Life Without Baby

Filling the silence in the motherhood discussion

Growing Up Together September 21, 2012

Last weekend I got to spend the day with one of my oldest and dearest friends. I’ve mentioned her before; she’s the friend I’ve known since I was about four, have remained in touch with over the years, and who reached out across the 6,000 miles that now separate us to make plans to reconnect in person. In the past year, we’ve managed to get together somewhere in the world on four different occasions.

As we walked around San Francisco last weekend, she hooked her arm in mine and said, “I’m so glad we get to grow up together.”

I laughed at first. We’re both 42 (and a half.) Surely we’re done growing up. We’ve shared so many life experiences over the years and we’ve traveled together through relationship ups and downs and major life upheavals. We’ve each dealt with health issues that have changed the course of our lives, and both of us have families of two. Over the years we’ve shared stories and laughs, and we’ve shopped, eaten, tested cocktails, and hiked. We’ve been through so much together and there is still so much more ahead of us. We are still growing up and I am very glad that we get to do it together, even if not always in the same corner of the world.

Who are you growing up with? Who do you sometimes take for granted, but who is always there, growing up alongside you? Give that person a shout-out today and let them know how glad you are to have them in your life.


8 Responses to “Growing Up Together”

  1. Wolfers Says:

    I have met my dearest friend R when we were in middle school. We survived through a lot together. She had found out she cannot have children in her early 20’s. I was there for her during that. I am struggling with being childless not by choice, and she is there for me since then.

    Now she travels around the world, while I work with diversity of people. We try to get together at least 2-3 times a year. Right now I’m with her, visiting for a few days. 🙂 Of all friends, she is priceless, and I truly find myself blessed with knowing her.

  2. Klara Says:

    so great to have a friend like that!

    I am also lucky, I have my Mattie:

  3. Maria Says:

    I was painfully shy until I was 18 and really didn’t have any close friends until college when I dared to leave my shell. My dearest friend is one I made during my first job after law school and sustained for 20 years. I see her as the friend I will always have in my life. We have been there during the ups and downs of our careers, marriages, her children and my infertility. She’s moved in and out of State and we always maintain contact. I see her being in my life until we are old ladies together.

  4. jeopardygirl Says:

    I’ve never had a lot of long-term success with friends–especially female ones. My oldest friend and I had a falling out about the time I returned to university, metaphorically raw and bleeding from the IF issue. I have nothing in common with most of my childhood and teenage friends, and the adult friends I do have live in a city 2 hours away. I’ve been fortunate to have known my husband for nearly 22 years (over half of my life). Aside from the Romantic Stuff, he’s the best friend I’ve ever had, and I have enjoyed growing up with him. We’re having a great life.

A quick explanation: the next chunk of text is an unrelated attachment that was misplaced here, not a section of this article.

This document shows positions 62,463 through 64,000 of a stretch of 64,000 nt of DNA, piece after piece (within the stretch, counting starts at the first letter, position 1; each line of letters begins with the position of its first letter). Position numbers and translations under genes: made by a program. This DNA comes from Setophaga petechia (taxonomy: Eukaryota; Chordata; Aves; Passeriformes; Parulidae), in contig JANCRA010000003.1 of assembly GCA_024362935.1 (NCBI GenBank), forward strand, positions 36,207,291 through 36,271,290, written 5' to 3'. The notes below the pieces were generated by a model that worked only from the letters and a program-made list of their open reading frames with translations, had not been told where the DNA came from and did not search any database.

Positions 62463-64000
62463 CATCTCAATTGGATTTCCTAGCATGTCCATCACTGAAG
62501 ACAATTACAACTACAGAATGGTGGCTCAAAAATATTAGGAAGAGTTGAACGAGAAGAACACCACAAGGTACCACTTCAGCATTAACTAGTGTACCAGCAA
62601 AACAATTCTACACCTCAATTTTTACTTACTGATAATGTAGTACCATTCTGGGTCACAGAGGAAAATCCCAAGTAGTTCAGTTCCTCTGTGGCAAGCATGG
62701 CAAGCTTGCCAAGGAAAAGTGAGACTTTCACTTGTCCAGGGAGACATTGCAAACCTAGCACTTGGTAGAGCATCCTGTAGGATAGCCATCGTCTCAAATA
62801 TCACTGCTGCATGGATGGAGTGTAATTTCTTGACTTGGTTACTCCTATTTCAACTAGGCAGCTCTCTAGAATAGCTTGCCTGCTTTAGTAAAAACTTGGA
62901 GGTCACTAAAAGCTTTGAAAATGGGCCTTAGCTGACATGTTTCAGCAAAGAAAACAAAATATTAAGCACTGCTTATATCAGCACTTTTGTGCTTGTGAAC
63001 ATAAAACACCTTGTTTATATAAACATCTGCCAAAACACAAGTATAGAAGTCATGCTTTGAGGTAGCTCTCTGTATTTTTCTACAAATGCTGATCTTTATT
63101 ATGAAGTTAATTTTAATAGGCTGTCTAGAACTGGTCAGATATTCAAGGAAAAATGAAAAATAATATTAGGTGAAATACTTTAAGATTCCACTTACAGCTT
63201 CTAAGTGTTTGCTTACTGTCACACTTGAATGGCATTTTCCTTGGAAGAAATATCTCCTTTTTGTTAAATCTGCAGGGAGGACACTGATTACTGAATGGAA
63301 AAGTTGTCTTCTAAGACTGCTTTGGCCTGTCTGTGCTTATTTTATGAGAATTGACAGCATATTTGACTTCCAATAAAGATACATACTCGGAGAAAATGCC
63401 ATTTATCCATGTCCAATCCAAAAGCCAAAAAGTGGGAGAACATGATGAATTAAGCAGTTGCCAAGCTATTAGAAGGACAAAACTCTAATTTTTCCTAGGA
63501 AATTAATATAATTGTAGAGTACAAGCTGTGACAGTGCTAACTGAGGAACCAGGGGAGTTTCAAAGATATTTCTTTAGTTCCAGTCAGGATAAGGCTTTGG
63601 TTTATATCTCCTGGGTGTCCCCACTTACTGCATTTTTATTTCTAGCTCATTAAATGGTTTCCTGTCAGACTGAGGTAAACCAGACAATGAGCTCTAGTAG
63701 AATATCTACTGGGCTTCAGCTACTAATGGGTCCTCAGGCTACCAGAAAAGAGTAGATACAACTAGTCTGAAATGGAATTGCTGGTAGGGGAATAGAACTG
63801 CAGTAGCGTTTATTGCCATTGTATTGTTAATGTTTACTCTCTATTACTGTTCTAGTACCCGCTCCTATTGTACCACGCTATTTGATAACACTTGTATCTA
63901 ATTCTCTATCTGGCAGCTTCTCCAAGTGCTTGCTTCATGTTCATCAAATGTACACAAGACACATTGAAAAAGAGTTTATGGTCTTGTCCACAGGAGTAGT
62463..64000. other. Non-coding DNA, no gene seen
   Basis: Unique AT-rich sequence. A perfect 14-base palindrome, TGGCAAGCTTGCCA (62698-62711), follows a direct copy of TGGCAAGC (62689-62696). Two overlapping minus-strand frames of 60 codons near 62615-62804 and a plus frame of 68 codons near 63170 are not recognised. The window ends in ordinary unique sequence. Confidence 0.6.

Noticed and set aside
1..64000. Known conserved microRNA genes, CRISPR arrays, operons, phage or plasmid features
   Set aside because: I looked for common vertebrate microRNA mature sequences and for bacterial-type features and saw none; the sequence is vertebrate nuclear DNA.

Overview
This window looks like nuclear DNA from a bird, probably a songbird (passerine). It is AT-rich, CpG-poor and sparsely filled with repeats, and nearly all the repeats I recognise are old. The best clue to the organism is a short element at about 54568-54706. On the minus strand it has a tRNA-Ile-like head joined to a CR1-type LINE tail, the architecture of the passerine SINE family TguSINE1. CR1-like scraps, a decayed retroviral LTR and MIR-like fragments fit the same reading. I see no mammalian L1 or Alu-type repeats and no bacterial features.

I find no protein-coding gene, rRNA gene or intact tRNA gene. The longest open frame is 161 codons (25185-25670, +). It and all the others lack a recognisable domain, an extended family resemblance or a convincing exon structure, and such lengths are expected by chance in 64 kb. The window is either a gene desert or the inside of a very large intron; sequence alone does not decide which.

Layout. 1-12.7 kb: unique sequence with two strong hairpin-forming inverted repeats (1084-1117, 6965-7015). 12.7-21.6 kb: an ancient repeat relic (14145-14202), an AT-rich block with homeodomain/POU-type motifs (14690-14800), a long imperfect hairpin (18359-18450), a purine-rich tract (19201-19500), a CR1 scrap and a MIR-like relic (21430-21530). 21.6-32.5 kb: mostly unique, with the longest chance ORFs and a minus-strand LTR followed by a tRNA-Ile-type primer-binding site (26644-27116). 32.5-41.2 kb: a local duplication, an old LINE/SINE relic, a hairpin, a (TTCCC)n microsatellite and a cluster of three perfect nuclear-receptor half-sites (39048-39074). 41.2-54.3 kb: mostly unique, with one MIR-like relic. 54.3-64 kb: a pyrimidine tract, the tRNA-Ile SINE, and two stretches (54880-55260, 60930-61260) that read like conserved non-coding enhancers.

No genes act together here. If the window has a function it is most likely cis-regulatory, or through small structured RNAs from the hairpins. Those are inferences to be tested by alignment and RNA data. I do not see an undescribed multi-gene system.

5. Kellie Says:

    This is my dear friend….though I don’t see her often, I will always love her like a sister! She is the strongest person I have ever met!!

  6. Mali Says:

    I have a friend I’ve known since I was 4. But we don’t see each other very often and don’t communicate that much either. I am excited that a friend I’ve known since 1979, but have only seen once since (about 2000) is coming to visit in about 6-7 weeks. The relationship I had with the friend I thought I’d grow old with changed once I went through infertility and she had kids. But I am lucky with my friends – particularly this one (I’ve known for 16 years now!!) ..

  7. loribeth Says:

    From Grades 3 through 7, we lived in a small town across the street from a family that had three daughters who were more or less the same ages as my sister & me — the middle sister was my classmate. We did everything together — had slumber parties, our families travelled together, and even after we moved away, we remained close & continued to visit each other. This was long before the Internet — in between visits, we wrote letters & were occasionally allowed to talk on the phone for a (very) few minutes after our mothers had been chatting to eacfh other (long distance was expensive!). I don’t know if it’s a hangover from those days, but we rarely call or write or see each other these days (the last time was at my parents’ 50th wedding anniversary a few years ago — all five of us together again as a complete group for the first time in 16 years!!)… but whenever we do, it’s like nothing has changed and we just pick up where we left off. Funnily enough, the two older sisters also had infertility problems. They both wound up adopting. The youngest sister had health issues, but has a son who is about the same age my daughter would have been.

  8. damagedandbroken Says:

    I have a handful of friends that we go way back when we were kiddos. The best thing about them is that it doesn’t matter how much time passes we always pick up where we left off. They are the only ones (aside from my husband) who truly understand me and they are so compassionate through our IF struggle. They are more supportive than parents and siblings. I think I would have had a complete breakdown if it weren’t for them.

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